December Pieces Of My Mind #2

  • Copenhagen has a major laughing gas habit. Little metal ampoules littering the streets. They’re sold for whipped cream siphons. Saw them all over town this past summer.
  • Um. I calculated how many issues of Fornvännen and Folkvett I’ve co-edited. 128 issues.
  • I’ve got mixed feelings about having left academic teaching. On one hand I enjoy it and I always get a really good response from the students. On the other hand, given the extremely poor career prospects in archaeology, I am convinced that in most cases a) students are better off long-term without these courses, and b) they serve no societally useful purpose.
  • Nacka’s Social Democrats just elected me to serve on the municipal Education Board. We have over 100,000 inhabitants and some of the country’s best high schools.
  • I recently learned that Heinlein’s Stranger in a Strange Land is from 1961. It wasn’t a response to hippie weirdness. It inspired hippie weirdness.
  • Me: the Geminids. Autocorrect: the feminists.
  • I wonder how Serbian and Croatian atheists get along.
  • Wise words from Birger Johansson: “Re-incarnation without the transfer of memories is pointless. Memories are what distinguish you from your clone [or twin]. Deleting the memories equals the death of the individual.”
  • Once talked to a guy who made inane political arguments based on folk etymology, or rather, on random word similarities. “Democracy is just THEM-ocracy”, that sort of thing. He didn’t say these things to illustrate his points, he thought he was somehow in contact with the essence of things. Not surprised to learn now that this is a characteristic of Rastafarian preaching.
  • Keep seeing Americans use “inhale” as if it meant eat or drink.
  • On our way to the restaurant there was a tiny drizzle. During our meal there was a huge hailstorm with closely spaced flashes of lightning. Then when I went back to the hotel through the thick drifts of melting hail, there was a tiny drizzle again.
  • New story collection by the amazing Ted Chiang on 7 May! This is a very big deal, given how rare and wonderful his efforts are.

Author: Martin R

Dr. Martin Rundkvist is a Swedish archaeologist, journal editor, skeptic, atheist, lefty liberal, bookworm, boardgamer, geocacher and father of two.

51 thoughts on “December Pieces Of My Mind #2”

  1. Rastafarians: nutters.
    Pastafarians: worshippers of the Flying Spaghetti Monster, an American spoof religion invented as a reaction to the rising influence of Christian fundamentalists.

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  2. Specialists tell me that a lot of the weirdness in RAH (such as wife swapping) was not uncommon in freethinking circles at the beginning of the 20th century, so rather than turning back to nostalgise about the world his parents grew up in as he got old and sick, he was staying with a culture he had seen growing up and just expressing it in the language of the 1960s and 1970s instead of the 1940s and 1950s. There is a letter to a friend in 1945 where RAH hears that a friend has been killed in combat and consoles a mutual friend that he (RAH) has seen proof of life after death and would be happy to explain in person. But if I want rational, empirical Golden Age SF, I read L. Sprague de Camp!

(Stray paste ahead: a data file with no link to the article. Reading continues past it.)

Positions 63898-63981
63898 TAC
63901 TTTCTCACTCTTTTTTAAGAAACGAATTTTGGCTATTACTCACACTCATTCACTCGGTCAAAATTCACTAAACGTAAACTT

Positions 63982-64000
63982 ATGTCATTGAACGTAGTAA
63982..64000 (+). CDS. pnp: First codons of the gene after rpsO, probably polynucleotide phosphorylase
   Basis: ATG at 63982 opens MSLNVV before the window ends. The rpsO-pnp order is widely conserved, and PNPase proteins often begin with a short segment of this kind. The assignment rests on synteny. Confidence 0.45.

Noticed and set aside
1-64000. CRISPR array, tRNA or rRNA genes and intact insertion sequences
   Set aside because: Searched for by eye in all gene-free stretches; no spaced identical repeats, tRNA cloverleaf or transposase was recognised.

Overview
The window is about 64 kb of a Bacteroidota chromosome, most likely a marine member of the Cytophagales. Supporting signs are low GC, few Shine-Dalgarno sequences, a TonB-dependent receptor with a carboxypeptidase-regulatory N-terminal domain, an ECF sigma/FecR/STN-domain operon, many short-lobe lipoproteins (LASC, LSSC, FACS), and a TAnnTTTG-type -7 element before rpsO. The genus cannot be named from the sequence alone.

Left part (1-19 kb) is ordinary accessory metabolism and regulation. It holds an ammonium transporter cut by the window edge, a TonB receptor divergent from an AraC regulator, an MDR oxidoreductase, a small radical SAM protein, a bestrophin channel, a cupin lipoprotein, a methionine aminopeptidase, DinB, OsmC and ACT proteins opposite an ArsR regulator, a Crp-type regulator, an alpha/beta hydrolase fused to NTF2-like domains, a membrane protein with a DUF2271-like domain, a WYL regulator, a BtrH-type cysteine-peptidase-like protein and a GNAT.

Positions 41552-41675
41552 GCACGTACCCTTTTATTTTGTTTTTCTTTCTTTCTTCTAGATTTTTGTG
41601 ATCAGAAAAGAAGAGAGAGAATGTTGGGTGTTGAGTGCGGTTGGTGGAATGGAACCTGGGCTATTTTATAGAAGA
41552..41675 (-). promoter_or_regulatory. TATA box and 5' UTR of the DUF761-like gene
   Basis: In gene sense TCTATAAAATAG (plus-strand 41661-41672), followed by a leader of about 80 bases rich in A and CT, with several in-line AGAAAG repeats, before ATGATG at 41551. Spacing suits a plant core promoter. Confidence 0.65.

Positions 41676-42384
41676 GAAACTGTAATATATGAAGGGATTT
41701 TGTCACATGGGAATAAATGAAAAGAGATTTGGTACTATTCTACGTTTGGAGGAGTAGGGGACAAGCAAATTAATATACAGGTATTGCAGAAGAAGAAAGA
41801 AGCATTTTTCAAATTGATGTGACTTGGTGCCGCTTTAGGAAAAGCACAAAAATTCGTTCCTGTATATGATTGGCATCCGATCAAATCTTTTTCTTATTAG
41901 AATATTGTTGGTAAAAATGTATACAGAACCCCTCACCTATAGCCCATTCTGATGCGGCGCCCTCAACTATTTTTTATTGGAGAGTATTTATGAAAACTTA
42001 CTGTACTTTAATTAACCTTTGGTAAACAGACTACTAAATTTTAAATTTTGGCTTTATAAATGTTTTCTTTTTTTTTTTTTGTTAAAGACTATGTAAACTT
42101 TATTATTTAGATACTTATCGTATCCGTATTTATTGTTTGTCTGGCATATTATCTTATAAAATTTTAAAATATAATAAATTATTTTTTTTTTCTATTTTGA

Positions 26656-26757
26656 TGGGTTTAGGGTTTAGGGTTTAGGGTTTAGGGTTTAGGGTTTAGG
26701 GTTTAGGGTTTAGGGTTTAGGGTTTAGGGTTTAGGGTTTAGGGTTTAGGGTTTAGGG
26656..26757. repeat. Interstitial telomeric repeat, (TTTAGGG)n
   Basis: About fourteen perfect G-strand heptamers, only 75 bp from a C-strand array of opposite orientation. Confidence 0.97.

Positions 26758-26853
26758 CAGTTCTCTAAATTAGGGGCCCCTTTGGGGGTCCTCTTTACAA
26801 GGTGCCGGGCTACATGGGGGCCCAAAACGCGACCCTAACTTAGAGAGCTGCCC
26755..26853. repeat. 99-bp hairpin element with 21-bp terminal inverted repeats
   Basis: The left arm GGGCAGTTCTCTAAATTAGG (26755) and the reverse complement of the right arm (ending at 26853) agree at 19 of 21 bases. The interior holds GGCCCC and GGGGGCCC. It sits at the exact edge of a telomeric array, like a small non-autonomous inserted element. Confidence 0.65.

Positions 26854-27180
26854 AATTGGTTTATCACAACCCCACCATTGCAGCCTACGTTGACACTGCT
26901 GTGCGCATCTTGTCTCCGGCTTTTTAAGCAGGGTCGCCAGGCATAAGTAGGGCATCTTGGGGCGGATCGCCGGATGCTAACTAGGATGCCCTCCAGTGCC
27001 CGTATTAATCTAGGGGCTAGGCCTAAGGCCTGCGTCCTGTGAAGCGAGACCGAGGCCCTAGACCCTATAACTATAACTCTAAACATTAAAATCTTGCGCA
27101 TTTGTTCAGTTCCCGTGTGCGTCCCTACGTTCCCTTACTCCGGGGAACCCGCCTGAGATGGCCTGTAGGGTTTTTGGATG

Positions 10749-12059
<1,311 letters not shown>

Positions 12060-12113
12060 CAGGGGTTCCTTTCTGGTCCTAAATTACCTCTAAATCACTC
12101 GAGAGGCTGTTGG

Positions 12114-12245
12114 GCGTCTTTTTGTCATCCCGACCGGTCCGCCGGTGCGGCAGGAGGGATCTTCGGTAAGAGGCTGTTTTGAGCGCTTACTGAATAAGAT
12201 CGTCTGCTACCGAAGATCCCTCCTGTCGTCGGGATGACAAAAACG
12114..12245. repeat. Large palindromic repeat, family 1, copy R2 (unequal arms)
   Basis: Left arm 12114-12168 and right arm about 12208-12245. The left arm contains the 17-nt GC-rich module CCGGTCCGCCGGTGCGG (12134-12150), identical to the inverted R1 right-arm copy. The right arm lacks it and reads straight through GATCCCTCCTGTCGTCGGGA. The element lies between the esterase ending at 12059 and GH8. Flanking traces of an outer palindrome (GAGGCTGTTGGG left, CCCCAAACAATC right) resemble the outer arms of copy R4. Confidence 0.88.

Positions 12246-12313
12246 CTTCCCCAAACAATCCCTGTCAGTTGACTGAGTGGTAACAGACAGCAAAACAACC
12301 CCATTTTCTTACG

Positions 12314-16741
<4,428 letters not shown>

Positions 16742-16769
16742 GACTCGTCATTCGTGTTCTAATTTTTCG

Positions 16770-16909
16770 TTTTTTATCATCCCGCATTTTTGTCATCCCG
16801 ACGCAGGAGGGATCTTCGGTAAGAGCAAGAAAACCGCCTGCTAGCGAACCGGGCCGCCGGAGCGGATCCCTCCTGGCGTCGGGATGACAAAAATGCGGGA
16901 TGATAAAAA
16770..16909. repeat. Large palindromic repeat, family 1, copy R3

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  3. English Premier League footballers (at least those who play for Arsenal) inhale nitrous oxide out of party balloons at parties, which seems appropriate. Slight problem there – controlling the quantity inhaled is kind of important.

    “I wonder how Serbian and Croatian atheists get along.” They hate each other – it’s not about the religious divide any more, that was just what got it started. It’s now about numerous acts of violence and brutality inflicted by each side on the other ever since; plus in WWII, Serbs collaborated with Russia, Croats with Germany. Plus no doubt endless other stuff.

    “extremely poor career prospects in archaeology” – it’s the same for most science grads. You get people with PhDs in their 50s still working in unpleasant and uncomfortable (not to mention risky) conditions as medical science lab technicians for wages which are not enough to live on, and with zero prospect of any career advancement. Post-docs working on contract in academia get paid peanuts, plus absolutely no job security. People who want a decent paying job should go for engineering instead of science, and even then there’s no guarantee of continuity of employment. Annual professional staff turnover at the company I work for is 30%.